Trying To Eliminate Negative Behaviors? There Is A Secret Formula That Will Guarantee Big Success

For nearly all folks, the road to personal transformation and self-improvement is a long and winding trail filled with complicated barriers. Drug companies in particular have capitalized on and created colossal fortunes because of the elusive search for the “Magic Pill” that will answer all of your prayers. As it turns out, there is a secret formula for success, and it begins in the human mind.

One of the presuppositions of NLP (Neuro-Linguistic Programming) is that “there is a positive intention behind all behaviors.” And based on that presupposition, when it comes to successfully eliminating negative behaviors, there is an equation that we should always keep in mind. I’ll let you in on the secret equation in a minute. But I have a riddle for you to solve first.

Riddle: A minister made his child drink lye, which burned out the child’s vocal chords. What was the positive intention behind this action?

If you are like almost all of the clients who have visited my office since 1978, you’ll say something like: “There isn’t any.” But you would be totally incorrect. To answer this riddle, you must separate the behavior from the positive goal of the behavior.

The minister’s child was cursing. And the preacher believes that if a person curses, his soul will be condemned to Hell. So the answer is that the preacher was burning out his child’s vocal cords so that he couldn’t curse. By doing so, he was saving his child’s soul from being fated to Hell.

The secret equation for personal change works as follows:

We should respect the positive intent that motivates every behavior. If we have an urge to employ a behavior that we do not like, we can quickly get rid of the urge to use that behavior. What we must do is to find another behavior to substitute in its place. To be successful, the new action must be as available and efficient at accomplishing the same secondary gain, but be more consciously tolerable to you. This is called a REFRAME.

When clients come into my office, the first thing I do is to take a thorough case history. Let’s say that they come to my office and ask me to help them suppress their appetite. Conventional wisdom tells us that the two main reasons that anyone eats too much are: (1) to reduce stress; (2) because eating can be a behavior triggered by other behaviors that it has been associated with (a conditioned response). Case in point, if a person eats while they are watching TV, they will develop a conditioned response, and thereafter, every time they sit down to watch TV, they’ll get cravings and an urge to eat.

However, the above answer only takes into consideration the possible secondary gain from the eating behavior. What if they also have another behavior that is involved in the equation? For example: What if being obease is also a behavior for this person? I can hear your mind grinding right now as you think, “Being tubby isn’t a behavior, what are you talking about?”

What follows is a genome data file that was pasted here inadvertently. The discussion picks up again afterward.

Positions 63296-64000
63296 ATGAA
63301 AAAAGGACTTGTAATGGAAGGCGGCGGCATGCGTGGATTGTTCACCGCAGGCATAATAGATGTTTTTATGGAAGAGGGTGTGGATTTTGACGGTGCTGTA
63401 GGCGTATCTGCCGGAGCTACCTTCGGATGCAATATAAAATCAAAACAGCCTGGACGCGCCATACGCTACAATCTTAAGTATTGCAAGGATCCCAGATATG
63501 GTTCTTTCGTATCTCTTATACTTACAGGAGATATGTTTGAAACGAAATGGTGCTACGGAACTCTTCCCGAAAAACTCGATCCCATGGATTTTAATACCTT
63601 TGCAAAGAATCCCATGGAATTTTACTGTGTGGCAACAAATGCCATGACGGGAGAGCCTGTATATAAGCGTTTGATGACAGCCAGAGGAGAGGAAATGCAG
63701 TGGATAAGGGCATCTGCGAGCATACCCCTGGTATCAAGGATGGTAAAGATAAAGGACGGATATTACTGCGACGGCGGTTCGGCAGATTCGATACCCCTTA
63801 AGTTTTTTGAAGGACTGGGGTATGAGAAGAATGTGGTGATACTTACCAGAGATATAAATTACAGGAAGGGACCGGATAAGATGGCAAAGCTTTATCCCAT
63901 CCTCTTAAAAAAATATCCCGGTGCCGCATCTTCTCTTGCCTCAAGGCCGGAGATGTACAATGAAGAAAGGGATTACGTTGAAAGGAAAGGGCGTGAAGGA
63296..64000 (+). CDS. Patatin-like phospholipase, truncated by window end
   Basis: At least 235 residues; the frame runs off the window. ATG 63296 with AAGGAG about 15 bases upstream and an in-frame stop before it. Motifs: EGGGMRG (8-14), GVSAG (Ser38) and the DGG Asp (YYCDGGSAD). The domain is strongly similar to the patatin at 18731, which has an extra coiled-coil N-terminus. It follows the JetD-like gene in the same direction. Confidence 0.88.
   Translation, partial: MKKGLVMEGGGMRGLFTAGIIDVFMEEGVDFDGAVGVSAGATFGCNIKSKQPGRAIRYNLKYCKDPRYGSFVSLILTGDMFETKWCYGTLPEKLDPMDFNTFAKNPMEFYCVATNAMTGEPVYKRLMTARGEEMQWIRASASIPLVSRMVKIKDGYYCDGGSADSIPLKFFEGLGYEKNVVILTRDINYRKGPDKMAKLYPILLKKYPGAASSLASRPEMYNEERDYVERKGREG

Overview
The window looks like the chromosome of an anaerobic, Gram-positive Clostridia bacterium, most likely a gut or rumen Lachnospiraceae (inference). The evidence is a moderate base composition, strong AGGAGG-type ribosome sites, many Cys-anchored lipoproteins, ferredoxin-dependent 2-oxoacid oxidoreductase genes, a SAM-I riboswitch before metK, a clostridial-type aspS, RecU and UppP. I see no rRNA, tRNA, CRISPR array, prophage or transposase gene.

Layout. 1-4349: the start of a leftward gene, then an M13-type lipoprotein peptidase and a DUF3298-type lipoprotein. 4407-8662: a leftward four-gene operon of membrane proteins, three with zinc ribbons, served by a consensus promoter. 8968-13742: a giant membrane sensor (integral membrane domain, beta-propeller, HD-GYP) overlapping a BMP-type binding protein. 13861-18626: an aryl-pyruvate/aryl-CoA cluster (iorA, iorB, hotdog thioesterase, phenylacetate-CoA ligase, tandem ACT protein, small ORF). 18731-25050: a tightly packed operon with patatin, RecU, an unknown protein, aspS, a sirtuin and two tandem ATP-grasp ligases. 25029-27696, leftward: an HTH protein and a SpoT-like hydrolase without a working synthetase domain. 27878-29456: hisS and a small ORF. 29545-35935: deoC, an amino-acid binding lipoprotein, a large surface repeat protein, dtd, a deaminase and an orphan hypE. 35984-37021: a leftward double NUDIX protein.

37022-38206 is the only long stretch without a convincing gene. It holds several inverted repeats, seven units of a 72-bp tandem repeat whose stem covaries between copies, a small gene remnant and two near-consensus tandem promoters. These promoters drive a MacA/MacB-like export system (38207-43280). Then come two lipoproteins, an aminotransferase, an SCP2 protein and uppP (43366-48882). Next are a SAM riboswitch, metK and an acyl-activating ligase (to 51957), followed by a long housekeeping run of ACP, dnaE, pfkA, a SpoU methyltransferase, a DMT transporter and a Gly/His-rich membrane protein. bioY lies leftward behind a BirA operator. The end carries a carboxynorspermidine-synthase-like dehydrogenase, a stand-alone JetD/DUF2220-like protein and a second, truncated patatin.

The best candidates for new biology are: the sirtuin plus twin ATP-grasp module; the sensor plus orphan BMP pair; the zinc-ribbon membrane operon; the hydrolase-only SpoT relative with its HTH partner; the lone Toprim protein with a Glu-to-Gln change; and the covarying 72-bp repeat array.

Sorry but you could be absolutely wrong. Here is a simple classic textbook example that will demonstrate the fact that being tubby can be a behavior. It can be a behavior because it can accomplish positive outcomes.

Example: A woman is in love. Her partner breaks up with her, and breaks her heart. Her subconscious wants to protect her emotionally and stop her from ever having her heart broken again. So it motivates her to get tubby to keep her out of relationships. Because if she isn’t in a relationship she won’t get her heart broken again.

Everyone is totally different. And sometimes there are unconscious elements at work causing neurotic behaviors. These are elements that are different for each person.

Here is another instance: A woman comes into my office complaining of an uncontrollable compulsion to eat too much at dinnertime. During the case history, the woman tells me about how she has never been able to satisfy her father.

During an age regression, we learned that one of her earliest memories was of eating a meal with her family. And dad was insisting in a very loud voice that she eat what was left on her plate, even though she was full. So she cleaned her plate out of fear, and her father commended her for eating all of the food. It was one of the only times in her life that she could recall her father telling her that he was happy with her.

Jump forward to the present. Dad has been dead for many years, but the unconscious program he programmed is still working. She still has a powerful urge to clean her plate, even if she is feeling full, because by cleaning the plate, in her subconscious she is getting dad’s approval, and eliminating her fear!

So if you have a problem making personal changes, please remember that there is a positive intention that causes all behaviors. And the secret formula for successful change is to alternate a different behavior that will realize the same secondary gains, but in a manner that is more consciously suitable to you, as an individual. The most efficient way to get your subconscious to accept the responsibility for making this kind of alteration for you is through an NLP Six-Step Reframe.

Alan B. Densky, CH is an NLP Practitioner. He opened his practice of NLP in 1978. He offers an interactive NLP Six-Step Reframing CD on his Neuro-VISION Hypnosis site. Also available are his Free NLP article library, MP3 downloads, and NLP & hypnosis newsletters.

– Alan Densky